NSW Election Watch: Greens policies

The NSW Greens have developed a very detailed set of NSW election policies, which present clear priorities, with extensive detail in education. CCA has selected and edited sections of the policies relevant to education, vocational education and training (VET) and the not-for-profit community sector.

CCA Comment

It is unfortunate that Greens NSW education policies do not specifically mention the vital and socially beneficial not-for-profit community education sector. The division of VET into “TAFE” (public) and “private” (presumably, the for-profit providers) is a simplistic dichotomy that does not take into account the activities of NSW community providers, which delivered 11% of total NSW VET and 4.4% of government-funded VET in 2017.

The Greens industry policy does acknowledge that “public ownership” of organisations can include mutuals and cooperatives; it is here that the Greens policy can intersect with the NSW community-owned and managed education providers, which by definition are not-for-profit organisations established for community benefit and support.

The Greens older people policy does specifically include improving access to community education and adult education. The regional development policy includes the identification of business opportunities and support for “community, co-operative, and not-for-profit partners.”


The Greens NSW Education Policy includes:

General Education

  • Public schools, TAFE colleges and universities should be free from the need to compete in the marketplace for funding and/or resources.
  • Oppose basing education policies on the ideology of consumer choice because it results in destructive competition between schools and TAFE colleges, divides communities, increases inequality, and distorts educational outcomes.

VET, Post-Secondary, Adult and Higher Education

  • A publicly funded TAFE system should be the dominant provider of vocational and further education and training, with no student fees or charges so that TAFE is affordable to all.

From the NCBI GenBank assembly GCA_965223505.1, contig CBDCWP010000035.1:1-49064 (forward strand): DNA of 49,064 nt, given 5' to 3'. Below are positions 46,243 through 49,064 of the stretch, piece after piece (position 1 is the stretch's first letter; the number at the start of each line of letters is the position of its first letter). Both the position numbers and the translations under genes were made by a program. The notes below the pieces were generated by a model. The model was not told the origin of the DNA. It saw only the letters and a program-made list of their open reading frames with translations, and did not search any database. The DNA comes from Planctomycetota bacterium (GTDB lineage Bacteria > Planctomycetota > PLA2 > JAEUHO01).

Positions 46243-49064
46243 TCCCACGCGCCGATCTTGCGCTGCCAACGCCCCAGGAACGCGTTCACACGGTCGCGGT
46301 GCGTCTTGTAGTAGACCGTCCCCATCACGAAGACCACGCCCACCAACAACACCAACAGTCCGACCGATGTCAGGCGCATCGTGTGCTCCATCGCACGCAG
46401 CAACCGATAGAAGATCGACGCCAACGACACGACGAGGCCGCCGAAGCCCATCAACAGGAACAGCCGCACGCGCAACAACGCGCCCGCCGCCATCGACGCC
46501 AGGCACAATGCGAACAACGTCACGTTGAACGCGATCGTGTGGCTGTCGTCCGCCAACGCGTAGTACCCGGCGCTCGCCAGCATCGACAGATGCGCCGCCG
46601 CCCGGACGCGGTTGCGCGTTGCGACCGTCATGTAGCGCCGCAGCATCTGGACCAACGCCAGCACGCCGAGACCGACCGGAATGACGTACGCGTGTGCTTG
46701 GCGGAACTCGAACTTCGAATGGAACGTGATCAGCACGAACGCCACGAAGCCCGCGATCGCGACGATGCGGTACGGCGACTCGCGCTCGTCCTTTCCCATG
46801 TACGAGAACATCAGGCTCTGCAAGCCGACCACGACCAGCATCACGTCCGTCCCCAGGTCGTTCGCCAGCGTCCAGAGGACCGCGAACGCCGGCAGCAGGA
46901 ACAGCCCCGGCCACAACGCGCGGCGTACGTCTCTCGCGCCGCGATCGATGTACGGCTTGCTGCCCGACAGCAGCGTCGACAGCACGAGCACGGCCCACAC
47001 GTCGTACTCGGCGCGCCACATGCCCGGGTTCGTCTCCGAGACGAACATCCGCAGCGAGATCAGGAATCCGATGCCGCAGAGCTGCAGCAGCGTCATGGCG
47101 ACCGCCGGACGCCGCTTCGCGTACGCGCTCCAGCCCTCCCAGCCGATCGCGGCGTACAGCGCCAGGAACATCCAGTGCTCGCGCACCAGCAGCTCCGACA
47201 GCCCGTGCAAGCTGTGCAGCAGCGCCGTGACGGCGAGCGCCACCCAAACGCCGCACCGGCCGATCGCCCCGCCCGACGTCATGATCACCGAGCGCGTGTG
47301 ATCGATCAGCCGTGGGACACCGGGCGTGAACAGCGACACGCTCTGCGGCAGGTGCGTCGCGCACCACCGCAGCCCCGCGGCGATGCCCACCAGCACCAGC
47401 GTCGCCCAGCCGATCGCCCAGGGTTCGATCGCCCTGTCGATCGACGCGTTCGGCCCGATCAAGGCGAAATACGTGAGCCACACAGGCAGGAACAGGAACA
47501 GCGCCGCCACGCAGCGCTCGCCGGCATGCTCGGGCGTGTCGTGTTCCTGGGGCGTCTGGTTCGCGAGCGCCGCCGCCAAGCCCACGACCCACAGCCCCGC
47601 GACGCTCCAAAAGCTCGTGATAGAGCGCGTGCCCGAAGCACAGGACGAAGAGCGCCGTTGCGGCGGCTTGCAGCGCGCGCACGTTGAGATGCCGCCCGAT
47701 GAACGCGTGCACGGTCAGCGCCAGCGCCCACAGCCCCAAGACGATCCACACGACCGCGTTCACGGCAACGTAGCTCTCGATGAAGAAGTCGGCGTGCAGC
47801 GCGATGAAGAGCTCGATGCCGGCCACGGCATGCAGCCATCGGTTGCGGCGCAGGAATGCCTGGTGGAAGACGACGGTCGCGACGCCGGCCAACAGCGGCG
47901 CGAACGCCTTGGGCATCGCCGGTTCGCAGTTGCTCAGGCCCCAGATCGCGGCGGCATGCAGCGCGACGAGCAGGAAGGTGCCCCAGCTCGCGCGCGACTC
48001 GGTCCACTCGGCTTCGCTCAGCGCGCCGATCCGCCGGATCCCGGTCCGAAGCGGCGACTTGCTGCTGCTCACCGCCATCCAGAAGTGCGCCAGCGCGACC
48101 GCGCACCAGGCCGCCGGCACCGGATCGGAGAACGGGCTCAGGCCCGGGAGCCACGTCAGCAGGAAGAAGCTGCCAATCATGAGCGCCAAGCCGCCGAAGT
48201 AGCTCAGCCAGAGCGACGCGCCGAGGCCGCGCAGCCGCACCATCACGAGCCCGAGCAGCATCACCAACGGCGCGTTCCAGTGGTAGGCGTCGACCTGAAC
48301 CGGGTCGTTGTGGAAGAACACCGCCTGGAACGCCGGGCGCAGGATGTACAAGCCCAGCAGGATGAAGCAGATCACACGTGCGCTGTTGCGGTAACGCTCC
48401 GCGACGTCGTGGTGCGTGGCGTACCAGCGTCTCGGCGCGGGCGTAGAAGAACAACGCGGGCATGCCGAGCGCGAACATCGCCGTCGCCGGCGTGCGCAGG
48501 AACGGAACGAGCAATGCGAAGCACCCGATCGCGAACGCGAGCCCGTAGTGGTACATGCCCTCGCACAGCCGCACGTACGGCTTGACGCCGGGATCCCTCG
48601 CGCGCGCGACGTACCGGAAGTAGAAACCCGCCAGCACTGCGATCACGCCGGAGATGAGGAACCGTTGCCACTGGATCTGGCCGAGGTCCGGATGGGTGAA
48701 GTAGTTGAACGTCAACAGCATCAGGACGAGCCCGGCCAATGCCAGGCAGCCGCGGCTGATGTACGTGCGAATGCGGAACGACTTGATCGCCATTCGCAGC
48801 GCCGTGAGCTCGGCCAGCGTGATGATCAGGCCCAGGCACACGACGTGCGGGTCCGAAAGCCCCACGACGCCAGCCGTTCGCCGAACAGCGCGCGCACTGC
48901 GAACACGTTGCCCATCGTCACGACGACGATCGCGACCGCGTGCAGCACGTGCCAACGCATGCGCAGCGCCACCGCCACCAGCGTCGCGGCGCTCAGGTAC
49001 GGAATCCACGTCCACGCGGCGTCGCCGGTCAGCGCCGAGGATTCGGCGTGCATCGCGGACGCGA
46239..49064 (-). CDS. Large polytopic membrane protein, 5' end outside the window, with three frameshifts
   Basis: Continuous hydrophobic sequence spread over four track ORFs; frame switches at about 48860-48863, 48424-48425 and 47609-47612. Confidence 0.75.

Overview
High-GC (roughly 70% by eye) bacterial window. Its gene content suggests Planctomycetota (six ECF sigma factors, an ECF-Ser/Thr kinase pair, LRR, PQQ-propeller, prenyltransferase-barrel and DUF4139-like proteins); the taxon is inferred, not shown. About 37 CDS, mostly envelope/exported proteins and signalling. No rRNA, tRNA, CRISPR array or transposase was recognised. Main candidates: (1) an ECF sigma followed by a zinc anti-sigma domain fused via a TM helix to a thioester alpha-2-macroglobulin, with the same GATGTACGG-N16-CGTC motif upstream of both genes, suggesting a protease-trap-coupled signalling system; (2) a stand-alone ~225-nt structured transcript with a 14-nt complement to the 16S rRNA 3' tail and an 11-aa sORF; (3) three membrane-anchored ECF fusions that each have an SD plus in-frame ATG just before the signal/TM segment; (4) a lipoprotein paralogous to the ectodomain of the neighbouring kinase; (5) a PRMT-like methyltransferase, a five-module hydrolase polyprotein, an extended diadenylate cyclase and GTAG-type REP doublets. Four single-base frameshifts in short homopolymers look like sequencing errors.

• An end to privatisation and competitive tendering policies for TAFE, and ensure that no public funding is used to subsidise the work of for-profit training providers.
  • Opposing the 2012 Council of Australian Governments (COAG) determination on VET funding which has led to the Smart and Skilled policy. Contestable funding should be reserved only for those locations and provisions where TAFE is not able to provide the delivery.
  • Support the abolition of all fees and charges to learners with a priority on TAFE Access and Equity courses, Adult Basic Education, HSC courses, the Tertiary Preparation Certificate, and courses for Aboriginal students and refugees. and ensure that 100% of public VET funding goes to TAFE.
  • Restoration of the Adult Migrant English Service (AMES) as a publicly funded, quality provider of adult migrant English education, and to ensuring that AMES programs are not put up for tender outside the public education system.
  • Provision of improved access to literacy, numeracy, special education and disability support.
  • Tighter registration and accountability standards for private colleges, schools and other private VET providers and the restoration of controls on any expansion of private colleges and private schools and on the credentialing and/or accreditation of their employees.
  • ASQA should be properly funded to enable it to place more emphasis on the quality of course delivery to students, rather than an excessive compliance ‘box-ticking’ focus.
  • Universities need to be well resourced in order to provide high quality education research, social critique and community services. University should be free to all qualified students.